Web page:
Remener, Lawrence, LTC

Infantry
 
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Current Service Status
USA Retired
Current/Last Rank
Lieutenant Colonel
Current/Last Service Branch
Infantry
Current/Last Primary MOS
1542-Infantry Unit Commander
Current/Last MOS Group
Infantry
Primary Unit
1982-1985, 1542, Defense Intelligence Agency (DIA)
Previously Held MOS
31542-Infantry Officer (Special Forces Qualified)
2162-Operations & Training Staff Officer (G3 A3 S3)
Service Years
1958 - 1985
Other Languages
French
German
Portuguese-Brazilian
Russian
Infantry
Special Forces Ranger
Lieutenant Colonel
Four Overseas Service Bars

 Official Badges 

23rd Infantry Division (Americal) Berlin Brigade Special Forces Group


 Unofficial Badges 

United States Forces Berlin


 Military Associations and Other Affiliations
West Point Association of GraduatesChapter XI - The National Capital Area Chapter
  1962, West Point Association of Graduates
  1994, Special Forces Association, 11, Chapter XI - The National Capital Area Chapter (Finance Officer) (District Of Columbia) - Chap. Page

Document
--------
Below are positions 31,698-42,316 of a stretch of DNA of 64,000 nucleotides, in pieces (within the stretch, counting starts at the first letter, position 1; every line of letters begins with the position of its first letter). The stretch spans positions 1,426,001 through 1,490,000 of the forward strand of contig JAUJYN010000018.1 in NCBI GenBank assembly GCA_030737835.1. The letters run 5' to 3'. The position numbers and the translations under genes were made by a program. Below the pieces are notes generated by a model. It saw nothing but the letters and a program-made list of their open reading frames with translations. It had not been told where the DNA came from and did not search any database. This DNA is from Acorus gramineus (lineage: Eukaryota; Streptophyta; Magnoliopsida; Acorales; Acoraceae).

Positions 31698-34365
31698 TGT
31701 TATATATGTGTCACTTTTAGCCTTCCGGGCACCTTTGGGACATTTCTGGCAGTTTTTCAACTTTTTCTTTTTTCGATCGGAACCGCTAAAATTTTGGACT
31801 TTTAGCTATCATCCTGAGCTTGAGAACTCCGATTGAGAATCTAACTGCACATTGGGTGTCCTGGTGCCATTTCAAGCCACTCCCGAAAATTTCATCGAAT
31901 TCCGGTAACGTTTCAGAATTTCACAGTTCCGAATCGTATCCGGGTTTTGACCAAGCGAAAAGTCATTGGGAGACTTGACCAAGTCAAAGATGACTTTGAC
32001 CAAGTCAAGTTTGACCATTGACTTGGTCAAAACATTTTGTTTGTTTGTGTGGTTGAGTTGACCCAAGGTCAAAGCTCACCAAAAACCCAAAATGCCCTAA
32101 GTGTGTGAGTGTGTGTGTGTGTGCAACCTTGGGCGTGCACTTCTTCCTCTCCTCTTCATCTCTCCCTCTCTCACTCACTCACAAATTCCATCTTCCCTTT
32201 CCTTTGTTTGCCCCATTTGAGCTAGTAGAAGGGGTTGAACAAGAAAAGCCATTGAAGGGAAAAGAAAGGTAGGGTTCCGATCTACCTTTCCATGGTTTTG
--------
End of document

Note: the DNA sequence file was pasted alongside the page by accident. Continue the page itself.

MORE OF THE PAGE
Photo Album   (More...



Berlin (Berlin Crisis)
From Month/Year
August / 1961
To Month/Year
June / 1963

Description
The four powers governing Berlin (Soviet Union, United States, United Kingdom, and France) had agreed at the 1945 Potsdam Conference that Allied personnel could move freely in any sector of Berlin. But on 22 October 1961, just two months after the construction of the Wall, the US Chief of Mission in West Berlin, E. Allan Lightner, was stopped in his car (which had occupation forces license plates) while crossing at Checkpoint Charlie to go to a theatre in East Berlin. The former Army General Lucius D. Clay, US President John F. Kennedy's Special Advisor in West Berlin, decided to demonstrate American resolve.

Clay sent an American diplomat, Albert Hemsing, to probe the border. While probing in a vehicle clearly identified as belonging to a member of the US Mission in Berlin, Hemsing was stopped by East German police asking to see his passport. Once his identity became clear, US Military Police were rushed in. The Military Police escorted the diplomatic car as it drove into East Berlin and the shocked GDR police got out of the way. The car continued and the soldiers returned to West Berlin. A British diplomat — British cars were not immediately recognisable as belonging to the staff in Berlin — was stopped the next day and showed his identity card identifying him as a member of the British Military Government in Berlin, infuriating Clay.